anchorite

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anchorite

a person who lives in seclusion, esp a religious recluse; hermit

anchorite

[′aŋ·kə‚rīt]
(petrology)
A variety of diorite having nodules of mafic minerals and veins of felsic minerals.
References in periodicals archive ?
The Vita Sanctae Marie provides an extended description of Mary's relations with her fenestral lover, including her choice to climb out the window of her anchoritic cell to have sex with the young man after he importunes her "ita ut unius anni circulus volveretur, donec cogitationem ejus verborum suorum mollitiae enervaret" (and for the full circle of a year, he softened her thoughts by his words).
The scene's focus on her anchoritic immurement, physical defilement, and enforced asceticism--penance directed, as Abraham emphasizes, "iuxta meum velle" (entirely according to my will) (75)--casts a shadow over Abraham's and Effrem's closing celebration of their literal containment of sin.
Her subsequent choice to immure herself serves as an interesting example of the collocation of incest and anchoritic immurement contemporary with Hrotsvit of Gandersheim's dramatic reworking of the Lapsus et Converso Marie (Vita Sanctae Marie).
In part I, on the influence of anchoritic spirituality upon later lay piety, Bella Millett writes on Ancrene Wisse and the Book of Hours.
7) Anchoritic rules emphasized spiritual solitude rather than physical isolation, and they required rather than prohibited contact with those clergy, visitors, and servants who kept the anchorite spiritually and physically well.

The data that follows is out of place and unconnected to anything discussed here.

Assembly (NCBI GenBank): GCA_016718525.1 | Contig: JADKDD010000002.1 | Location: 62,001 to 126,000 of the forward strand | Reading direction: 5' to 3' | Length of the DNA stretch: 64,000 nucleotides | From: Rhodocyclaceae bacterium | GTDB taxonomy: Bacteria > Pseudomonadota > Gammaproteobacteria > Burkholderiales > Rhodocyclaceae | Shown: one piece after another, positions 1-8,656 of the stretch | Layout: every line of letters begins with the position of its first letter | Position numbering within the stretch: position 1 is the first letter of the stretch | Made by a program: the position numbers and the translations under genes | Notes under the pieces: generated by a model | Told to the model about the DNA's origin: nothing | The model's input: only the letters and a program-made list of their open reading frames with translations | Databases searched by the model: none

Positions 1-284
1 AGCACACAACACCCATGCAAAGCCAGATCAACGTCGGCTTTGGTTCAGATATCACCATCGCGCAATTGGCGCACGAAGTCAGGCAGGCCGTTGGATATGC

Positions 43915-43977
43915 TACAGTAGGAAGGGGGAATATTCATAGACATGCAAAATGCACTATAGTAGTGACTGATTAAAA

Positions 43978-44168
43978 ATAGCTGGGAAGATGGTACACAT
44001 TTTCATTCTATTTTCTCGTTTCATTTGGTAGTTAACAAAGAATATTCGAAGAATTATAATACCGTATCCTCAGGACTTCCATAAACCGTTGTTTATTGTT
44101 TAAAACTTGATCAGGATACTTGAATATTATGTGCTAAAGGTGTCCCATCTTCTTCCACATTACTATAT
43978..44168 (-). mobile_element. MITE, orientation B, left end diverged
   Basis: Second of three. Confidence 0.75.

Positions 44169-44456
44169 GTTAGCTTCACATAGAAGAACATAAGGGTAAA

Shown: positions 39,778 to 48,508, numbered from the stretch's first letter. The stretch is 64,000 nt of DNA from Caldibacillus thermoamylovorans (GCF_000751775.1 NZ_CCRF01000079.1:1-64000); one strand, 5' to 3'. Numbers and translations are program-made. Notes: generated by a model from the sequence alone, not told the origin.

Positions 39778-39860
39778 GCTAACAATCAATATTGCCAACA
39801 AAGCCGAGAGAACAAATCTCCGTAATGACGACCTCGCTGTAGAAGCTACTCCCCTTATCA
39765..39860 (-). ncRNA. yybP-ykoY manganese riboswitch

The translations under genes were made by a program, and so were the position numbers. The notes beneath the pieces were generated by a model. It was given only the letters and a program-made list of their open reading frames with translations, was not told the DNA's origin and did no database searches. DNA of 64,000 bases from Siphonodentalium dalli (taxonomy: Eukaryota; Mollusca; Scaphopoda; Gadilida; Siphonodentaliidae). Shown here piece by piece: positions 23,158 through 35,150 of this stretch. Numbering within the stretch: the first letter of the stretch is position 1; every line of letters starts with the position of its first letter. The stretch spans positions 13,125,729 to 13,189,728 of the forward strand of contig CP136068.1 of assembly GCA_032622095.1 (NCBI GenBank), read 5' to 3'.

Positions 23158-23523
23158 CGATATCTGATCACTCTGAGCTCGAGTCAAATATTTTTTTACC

12) Ancrene Wisse also reflects a relationship between its author and these anchoresses which was clearly more than rhetorical: while the hortatory pose was common enough in anchoritic rules,(13) the author of Ancrene Wisse clearly knew the anchoresses prior to their enclosure (`Ant 3e mine leoue sustren habbep moni dei icrauet on me after riwle' (fol.
This is fundamentally true of the rule's content: in its constant and keen awareness of the dangers of the world's entanglements, we could describe Ancrene Wisse as extraordinarily `pragmatic in its approach to spiritual reality' precisely because it provided anchoritic women with the means to defend themselves against such dangers.
We can see the shape of Ancrene Wisse most clearly, and, thus, better observe its surprising structural attributes, if we first consider other formal possibilities for a guide to the anchoritic life.
30) The De institutione moves from a description of how the anchoritic person should occupy her small part of the world to a description of how she should occupy that part of the world contained within (as it is created by) her thoughts.
Moreover, since the anchoritic life is bodily in this generally Christian sense -- since the incarnation was itself the mode by which God made himself similar to all human selves -- the anchoress in the anchorhold is the image of every Christian.
By tracing the course of these particular bodily understandings, then, Ancrene Wisse itself shows that the anchoritic life cannot succeed in its attempt to separate the self from the world precisely because the anchoress is an enclosure.
The volume opens with an introduction by conference organizer Diane Watt and contains essays by Jane Cartwright, `The desire to corrupt: convent and community in medieval Wales'; Marie-Luise Ehrenschwendtner, `Puellae litteratae: the use of the vernacular in the Dominican convents of southern Germany'; Rosalynn Voaden, `All girls together: community, gender and vision at Helfta'; Penelope Galloway, `"Discreet and devout maidens": women's involvement in beguine communities in northern France, 1200-1500'; Susannah Mary Chewning, `Mysticism and the anchoritic community: "a time .